RW: Absolutely. It is hard to make 100% on a stock. The stocks where we have done so have usually been gold and silver. But this particular oil stock has been absolutely great from the standpoint of those who got in on the ground floor. There was some profit taking because it made so much money in a short period of time regarding the news on that first well. But the second well is starting up and I am fairly positive it will do well. You can buy the shares and hold the stock, although with some of these juniors, you are probably better off if you do not. It does have risk. It is a junior exploring company and its future is based on oil discovery, but now it is in a position where it has five more wells on the schedule. It is generating cash flow and preparing to drill another one. And, it has five major permits right now with multiple wells planned for 2012. I would say the chances are fairly good for another well to come in and then the stock would go higher.

A good junior oil explorer is hard to find because they are quite risky. We had one about six years ago with good managers and a lot of cash—a well in Wyoming, I believe. It was straddling a land position between two big wells that were operating—one with Exxon and one with Marathon Oil Corp. (MRO: NYSE). They were operating 50 miles apart and this one was right in the middle. It looked good and the stock was about $2.50 when we recommended a buy. The promotion was heavy on it and even though it had not really hit a well, the stock went almost to $7. My concern was if it came up dry, the stock would make a big reverse. So I walked people up using risk exit points and we got all the way to $6 and change. Then an announcement came that they were going to delay drilling. I told people to sell it. For some reason, they never drilled the well and the price went all the way back. But, my people were in from $2.50 to more than $6 based on a strategy that I devised to protect their position. I told everybody, “If the well comes in, you can buy it again at about $7.50 on the charts.” But we elected to get out at $6.50.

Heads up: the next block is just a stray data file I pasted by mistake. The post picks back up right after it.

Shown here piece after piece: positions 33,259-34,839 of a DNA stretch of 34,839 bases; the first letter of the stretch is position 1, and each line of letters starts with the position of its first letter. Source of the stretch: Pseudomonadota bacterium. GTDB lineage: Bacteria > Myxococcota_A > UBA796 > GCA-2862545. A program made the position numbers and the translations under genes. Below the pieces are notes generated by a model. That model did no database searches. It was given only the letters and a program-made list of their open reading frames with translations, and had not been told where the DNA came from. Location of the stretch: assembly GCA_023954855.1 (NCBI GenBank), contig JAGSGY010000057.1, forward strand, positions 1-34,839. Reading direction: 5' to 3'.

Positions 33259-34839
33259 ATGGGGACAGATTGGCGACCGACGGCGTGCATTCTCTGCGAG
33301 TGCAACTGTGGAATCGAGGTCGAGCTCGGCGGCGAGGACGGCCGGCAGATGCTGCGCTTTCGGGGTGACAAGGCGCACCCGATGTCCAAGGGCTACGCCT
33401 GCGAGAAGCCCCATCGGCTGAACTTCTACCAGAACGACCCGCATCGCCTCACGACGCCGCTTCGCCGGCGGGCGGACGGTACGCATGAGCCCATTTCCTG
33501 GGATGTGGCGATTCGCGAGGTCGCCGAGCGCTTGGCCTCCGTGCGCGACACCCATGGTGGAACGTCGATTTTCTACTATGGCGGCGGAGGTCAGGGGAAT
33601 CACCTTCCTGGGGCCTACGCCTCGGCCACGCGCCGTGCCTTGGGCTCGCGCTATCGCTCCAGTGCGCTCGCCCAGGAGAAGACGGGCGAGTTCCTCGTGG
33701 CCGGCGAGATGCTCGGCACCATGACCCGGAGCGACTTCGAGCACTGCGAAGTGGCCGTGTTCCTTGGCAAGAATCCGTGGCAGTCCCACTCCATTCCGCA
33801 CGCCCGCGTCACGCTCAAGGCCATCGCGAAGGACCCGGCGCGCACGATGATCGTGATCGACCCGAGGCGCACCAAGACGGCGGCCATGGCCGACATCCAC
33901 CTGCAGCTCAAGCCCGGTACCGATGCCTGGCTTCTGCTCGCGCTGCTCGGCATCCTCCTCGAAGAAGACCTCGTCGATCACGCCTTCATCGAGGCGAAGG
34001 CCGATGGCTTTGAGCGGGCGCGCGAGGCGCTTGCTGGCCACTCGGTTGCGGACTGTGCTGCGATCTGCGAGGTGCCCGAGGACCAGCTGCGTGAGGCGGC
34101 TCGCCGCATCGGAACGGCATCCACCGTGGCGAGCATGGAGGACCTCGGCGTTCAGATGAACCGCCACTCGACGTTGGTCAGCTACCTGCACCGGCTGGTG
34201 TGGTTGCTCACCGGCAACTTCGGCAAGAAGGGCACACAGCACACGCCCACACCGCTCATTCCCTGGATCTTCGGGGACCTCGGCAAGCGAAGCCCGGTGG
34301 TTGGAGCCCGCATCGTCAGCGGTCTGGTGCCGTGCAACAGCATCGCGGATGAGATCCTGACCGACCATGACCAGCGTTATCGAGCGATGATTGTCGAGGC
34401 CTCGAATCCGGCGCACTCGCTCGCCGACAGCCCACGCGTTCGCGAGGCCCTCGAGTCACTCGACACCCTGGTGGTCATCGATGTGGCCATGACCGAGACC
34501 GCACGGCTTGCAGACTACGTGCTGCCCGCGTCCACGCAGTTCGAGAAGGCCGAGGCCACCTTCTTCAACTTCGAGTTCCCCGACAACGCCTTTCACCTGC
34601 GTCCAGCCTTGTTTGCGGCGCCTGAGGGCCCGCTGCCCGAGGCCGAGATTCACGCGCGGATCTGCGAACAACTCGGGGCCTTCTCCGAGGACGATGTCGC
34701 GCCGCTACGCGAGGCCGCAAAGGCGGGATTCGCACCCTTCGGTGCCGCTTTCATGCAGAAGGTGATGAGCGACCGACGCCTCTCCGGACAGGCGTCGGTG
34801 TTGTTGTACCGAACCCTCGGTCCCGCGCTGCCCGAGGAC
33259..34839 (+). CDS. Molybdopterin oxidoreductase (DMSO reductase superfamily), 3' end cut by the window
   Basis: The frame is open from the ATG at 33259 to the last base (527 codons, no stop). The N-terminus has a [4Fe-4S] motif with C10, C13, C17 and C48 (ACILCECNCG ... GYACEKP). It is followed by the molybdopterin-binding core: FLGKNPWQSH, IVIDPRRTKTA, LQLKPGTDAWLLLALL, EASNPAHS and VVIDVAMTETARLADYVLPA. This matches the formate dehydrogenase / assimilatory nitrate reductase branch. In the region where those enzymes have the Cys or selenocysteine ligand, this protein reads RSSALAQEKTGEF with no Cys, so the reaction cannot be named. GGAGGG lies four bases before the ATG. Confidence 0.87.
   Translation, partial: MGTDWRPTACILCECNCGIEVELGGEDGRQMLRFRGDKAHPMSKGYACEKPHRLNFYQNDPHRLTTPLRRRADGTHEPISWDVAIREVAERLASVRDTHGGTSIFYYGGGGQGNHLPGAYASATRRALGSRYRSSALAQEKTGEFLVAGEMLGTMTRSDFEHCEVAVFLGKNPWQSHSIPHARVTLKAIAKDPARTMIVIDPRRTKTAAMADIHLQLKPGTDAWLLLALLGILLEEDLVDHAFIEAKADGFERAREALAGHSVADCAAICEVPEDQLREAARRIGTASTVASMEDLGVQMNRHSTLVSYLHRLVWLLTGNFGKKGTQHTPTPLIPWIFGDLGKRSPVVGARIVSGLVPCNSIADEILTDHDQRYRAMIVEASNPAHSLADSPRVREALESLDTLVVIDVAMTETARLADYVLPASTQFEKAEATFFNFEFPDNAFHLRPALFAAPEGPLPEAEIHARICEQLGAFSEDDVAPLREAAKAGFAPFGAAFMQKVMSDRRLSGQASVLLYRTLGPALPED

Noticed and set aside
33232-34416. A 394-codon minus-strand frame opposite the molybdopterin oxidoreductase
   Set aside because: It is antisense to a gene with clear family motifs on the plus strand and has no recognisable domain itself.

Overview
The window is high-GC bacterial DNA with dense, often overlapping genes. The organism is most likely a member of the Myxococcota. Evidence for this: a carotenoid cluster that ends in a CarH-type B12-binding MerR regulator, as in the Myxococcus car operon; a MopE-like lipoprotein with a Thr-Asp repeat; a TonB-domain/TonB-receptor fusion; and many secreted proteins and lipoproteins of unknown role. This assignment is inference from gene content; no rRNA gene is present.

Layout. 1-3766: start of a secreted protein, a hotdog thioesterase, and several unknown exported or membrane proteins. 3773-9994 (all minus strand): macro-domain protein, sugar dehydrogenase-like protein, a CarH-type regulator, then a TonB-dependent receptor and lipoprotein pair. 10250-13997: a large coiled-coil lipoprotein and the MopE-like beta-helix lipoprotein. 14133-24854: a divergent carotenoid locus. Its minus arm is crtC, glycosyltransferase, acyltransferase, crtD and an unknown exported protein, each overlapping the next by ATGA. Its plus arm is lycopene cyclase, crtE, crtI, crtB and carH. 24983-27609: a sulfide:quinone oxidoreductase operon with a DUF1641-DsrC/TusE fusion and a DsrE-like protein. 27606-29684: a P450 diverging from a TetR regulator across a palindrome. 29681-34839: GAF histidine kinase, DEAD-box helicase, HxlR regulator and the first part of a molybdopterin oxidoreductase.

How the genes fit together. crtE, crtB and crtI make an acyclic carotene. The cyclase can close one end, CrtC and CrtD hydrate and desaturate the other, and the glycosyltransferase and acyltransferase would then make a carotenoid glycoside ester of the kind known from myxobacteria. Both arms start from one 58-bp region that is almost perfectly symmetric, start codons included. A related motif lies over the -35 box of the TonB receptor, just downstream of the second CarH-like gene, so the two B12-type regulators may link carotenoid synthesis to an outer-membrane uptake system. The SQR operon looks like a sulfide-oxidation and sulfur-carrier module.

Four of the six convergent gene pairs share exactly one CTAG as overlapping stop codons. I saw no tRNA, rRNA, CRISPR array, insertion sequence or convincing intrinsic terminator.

TER: Any parting thoughts in the energy space as far as what retail investors should expect for this year?